Altered Brain Structure

Prolonged internet addiction has been associated with structural changes in the brain. Neuroimaging studies have revealed alterations in gray matter volume and connectivity in brain regions involved in cognitive control, such as the prefrontal cortex, as well as regions associated with reward processing, such as the striatum. These structural changes may contribute to difficulties in impulse control, decision-making, and emotion regulation.

Disrupted Sleep Patterns

Internet addiction often involves late-night device use, which can interfere with sleep patterns. The blue light emitted by screens suppresses the release of melatonin, a hormone that regulates sleep-wake cycles, leading to difficulty falling asleep and obtaining quality sleep. Sleep deprivation, in turn, can negatively impact cognitive function, mood, and overall brain health.

Neural Pathways and Reinforcement

Internet addiction can establish and reinforce neural pathways associated with addictive behaviors. Repetitive engagement in online activities strengthens the connections between brain regions involved in reward processing, memory, and motivation. This can contribute to the development of habitual and compulsive internet use patterns.

Overcoming Internet Addiction

Overcoming internet addiction requires a combination of self-awareness, strategies, and support. Here are some steps and techniques that can help someone overcome internet addiction:

  1. Set realistic goals: Establish specific targets for reducing screen time and gradually work towards achieving them.
  2. Create a schedule: Develop a structured daily schedule that includes dedicated time for offline activities, such as hobbies, exercise, social interactions, and self-care. Allocate specific time slots for internet use and stick to them.
  3. Practice digital detox: Take regular breaks from technology by designating certain days or hours as tech-free time to allow for relaxation, reflection, and engagement in offline activities.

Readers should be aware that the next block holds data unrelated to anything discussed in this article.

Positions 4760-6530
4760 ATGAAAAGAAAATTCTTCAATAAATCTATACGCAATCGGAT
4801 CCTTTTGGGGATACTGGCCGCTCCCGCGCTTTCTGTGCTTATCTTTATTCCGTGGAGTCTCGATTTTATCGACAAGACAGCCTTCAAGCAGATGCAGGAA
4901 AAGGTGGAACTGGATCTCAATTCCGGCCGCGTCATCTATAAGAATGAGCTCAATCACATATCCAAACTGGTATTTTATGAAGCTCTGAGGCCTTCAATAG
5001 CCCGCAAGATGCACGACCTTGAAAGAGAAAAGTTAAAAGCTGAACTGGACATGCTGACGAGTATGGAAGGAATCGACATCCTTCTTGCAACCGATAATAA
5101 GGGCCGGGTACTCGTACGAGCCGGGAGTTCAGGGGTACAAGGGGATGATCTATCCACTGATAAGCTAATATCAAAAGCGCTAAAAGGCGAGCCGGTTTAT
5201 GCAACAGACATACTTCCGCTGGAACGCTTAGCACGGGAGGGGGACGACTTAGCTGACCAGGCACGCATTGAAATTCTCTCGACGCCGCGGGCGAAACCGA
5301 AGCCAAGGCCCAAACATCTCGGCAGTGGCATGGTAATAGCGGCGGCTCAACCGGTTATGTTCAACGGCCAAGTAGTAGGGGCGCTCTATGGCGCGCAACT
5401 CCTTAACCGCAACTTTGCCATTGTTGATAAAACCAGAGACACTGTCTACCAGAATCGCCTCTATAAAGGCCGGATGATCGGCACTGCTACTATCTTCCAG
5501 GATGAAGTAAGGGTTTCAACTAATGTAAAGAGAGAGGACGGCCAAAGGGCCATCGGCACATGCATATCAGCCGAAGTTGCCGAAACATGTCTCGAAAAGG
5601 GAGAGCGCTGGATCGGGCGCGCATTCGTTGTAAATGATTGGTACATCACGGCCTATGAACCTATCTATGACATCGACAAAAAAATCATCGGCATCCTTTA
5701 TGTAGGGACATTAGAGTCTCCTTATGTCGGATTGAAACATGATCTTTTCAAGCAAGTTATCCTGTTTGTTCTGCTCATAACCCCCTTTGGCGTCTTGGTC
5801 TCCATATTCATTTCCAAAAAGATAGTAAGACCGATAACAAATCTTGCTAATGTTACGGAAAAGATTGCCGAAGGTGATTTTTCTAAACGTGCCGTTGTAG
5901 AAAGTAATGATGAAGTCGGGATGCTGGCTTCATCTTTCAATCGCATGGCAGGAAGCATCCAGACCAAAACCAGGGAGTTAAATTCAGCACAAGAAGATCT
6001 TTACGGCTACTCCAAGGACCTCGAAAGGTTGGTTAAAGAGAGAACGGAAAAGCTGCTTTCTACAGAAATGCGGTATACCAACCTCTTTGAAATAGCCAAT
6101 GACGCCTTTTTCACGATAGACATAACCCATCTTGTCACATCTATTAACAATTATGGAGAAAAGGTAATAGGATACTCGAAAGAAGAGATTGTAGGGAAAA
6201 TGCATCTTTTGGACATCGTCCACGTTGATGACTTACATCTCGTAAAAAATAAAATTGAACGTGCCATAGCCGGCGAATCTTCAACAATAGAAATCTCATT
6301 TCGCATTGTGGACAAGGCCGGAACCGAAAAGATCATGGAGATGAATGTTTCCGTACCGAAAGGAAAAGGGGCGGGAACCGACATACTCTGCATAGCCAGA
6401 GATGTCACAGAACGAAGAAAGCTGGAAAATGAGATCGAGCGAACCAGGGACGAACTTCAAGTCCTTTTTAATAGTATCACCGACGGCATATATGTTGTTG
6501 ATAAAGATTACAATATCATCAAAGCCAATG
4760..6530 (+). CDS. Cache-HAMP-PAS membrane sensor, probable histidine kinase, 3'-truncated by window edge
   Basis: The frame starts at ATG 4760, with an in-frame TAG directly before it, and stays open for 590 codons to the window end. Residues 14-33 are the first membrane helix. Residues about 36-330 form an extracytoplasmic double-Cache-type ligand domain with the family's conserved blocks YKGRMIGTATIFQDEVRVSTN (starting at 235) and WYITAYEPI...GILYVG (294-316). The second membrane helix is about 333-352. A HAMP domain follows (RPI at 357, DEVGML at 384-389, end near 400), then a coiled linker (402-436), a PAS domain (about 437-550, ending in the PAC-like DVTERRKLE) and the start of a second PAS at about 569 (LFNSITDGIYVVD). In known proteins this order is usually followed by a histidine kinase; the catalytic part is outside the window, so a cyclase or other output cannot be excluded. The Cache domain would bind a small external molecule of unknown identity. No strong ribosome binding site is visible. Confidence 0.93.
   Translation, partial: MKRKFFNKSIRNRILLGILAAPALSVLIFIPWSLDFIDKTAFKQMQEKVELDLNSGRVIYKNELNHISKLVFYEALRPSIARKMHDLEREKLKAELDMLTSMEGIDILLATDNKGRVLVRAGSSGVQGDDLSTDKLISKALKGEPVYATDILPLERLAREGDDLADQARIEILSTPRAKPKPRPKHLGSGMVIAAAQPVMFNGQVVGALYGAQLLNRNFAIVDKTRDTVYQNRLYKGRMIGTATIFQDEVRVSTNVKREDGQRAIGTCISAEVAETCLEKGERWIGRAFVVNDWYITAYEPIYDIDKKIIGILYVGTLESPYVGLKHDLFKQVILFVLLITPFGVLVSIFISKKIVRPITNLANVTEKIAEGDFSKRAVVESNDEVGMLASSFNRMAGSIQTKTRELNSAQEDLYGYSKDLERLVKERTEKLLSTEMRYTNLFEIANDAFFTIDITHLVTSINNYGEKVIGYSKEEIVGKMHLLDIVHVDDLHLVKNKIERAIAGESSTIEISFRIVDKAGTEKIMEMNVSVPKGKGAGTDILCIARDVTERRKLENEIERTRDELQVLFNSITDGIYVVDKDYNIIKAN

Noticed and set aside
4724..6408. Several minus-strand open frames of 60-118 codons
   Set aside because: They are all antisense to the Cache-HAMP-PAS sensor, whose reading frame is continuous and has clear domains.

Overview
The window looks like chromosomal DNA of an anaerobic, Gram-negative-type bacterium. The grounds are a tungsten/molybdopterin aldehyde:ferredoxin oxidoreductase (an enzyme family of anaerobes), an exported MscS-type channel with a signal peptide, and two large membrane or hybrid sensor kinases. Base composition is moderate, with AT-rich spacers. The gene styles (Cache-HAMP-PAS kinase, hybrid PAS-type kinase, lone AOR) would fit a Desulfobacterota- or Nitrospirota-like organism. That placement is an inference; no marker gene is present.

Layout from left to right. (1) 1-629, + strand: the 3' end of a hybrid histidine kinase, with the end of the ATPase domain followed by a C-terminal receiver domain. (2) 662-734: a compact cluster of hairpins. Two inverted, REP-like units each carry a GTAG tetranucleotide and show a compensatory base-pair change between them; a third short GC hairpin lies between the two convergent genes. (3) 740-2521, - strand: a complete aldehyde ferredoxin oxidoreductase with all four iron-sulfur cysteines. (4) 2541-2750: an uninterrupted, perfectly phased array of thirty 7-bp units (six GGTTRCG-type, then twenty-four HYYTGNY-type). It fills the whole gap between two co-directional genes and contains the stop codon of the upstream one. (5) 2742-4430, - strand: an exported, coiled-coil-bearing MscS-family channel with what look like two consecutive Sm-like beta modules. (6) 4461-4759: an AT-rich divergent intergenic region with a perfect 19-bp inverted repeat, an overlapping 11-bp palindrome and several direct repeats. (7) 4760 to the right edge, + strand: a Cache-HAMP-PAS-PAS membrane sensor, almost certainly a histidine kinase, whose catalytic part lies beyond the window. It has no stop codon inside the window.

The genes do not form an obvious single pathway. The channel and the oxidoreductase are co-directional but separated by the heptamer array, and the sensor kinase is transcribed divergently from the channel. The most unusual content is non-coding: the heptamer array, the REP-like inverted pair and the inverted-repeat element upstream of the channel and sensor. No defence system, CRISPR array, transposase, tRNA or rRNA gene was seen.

4. Identify triggers and replace habits: Identify the triggers or situations that lead to excessive internet use and start replacing internet use with healthier habits or activities, such as reading, exercising, or pursuing creative endeavors.
  5. Seek support: Reach out to friends, family, or support groups for encouragement and accountability, just be sure to clearly communicate goals and boundaries.
  6. Professional help: Consider seeking professional help from therapists or counselors who specialize in internet addiction or behavioral addictions. They can provide tailored guidance, support, and techniques to help you effectively overcome internet addiction.

Remember, overcoming internet addiction is a process that requires commitment, patience, and perseverance. Celebrate small victories along the way and focus on developing a healthy and balanced relationship with technology.

Preventing internet addiction in children:
What parents need to know

Prevention is key when it comes to internet addiction, particularly for children. Parents can take proactive steps to promote healthy internet habits, such as:

  • Setting limits on screen time
  • Encouraging physical activities and face-to-face interactions
  • Fostering open communication
  • Being good digital role models themselves

Educating children about the potential risks and responsible internet use is essential. Parents should stay informed about internet addiction and its potential risks. Being aware of the signs of addiction, fostering open communication with their children, and actively monitoring and guiding their internet use can greatly reduce the risk of addiction.

Additionally, promoting a balanced and diverse range of activities, providing positive reinforcement for offline pursuits, and being involved in their children’s digital lives can all contribute to a healthier relationship with the internet.

Woman showing her son how to responsibly use his smartphone.
Get Help for internet addiction with Enterhealth

Not everyone who’s tied to their computer or smartphone has a problem. But if you or someone you love has tried to cut back on internet use and can’t, we urge you to reach out to us. Our mental health professionals are specially trained and experienced in treating addictions and compulsive behaviors of all kinds.

We offer inpatient, outpatient, and even virtual treatment options, and all patients receive a customized treatment plan that’s uniquely tailored to address the physical, mental, emotional, and spiritual elements that caused or accompanied their addiction.

Call us at 800.388.4601 today or fill out the form on our contact page today to get help overcoming internet addiction.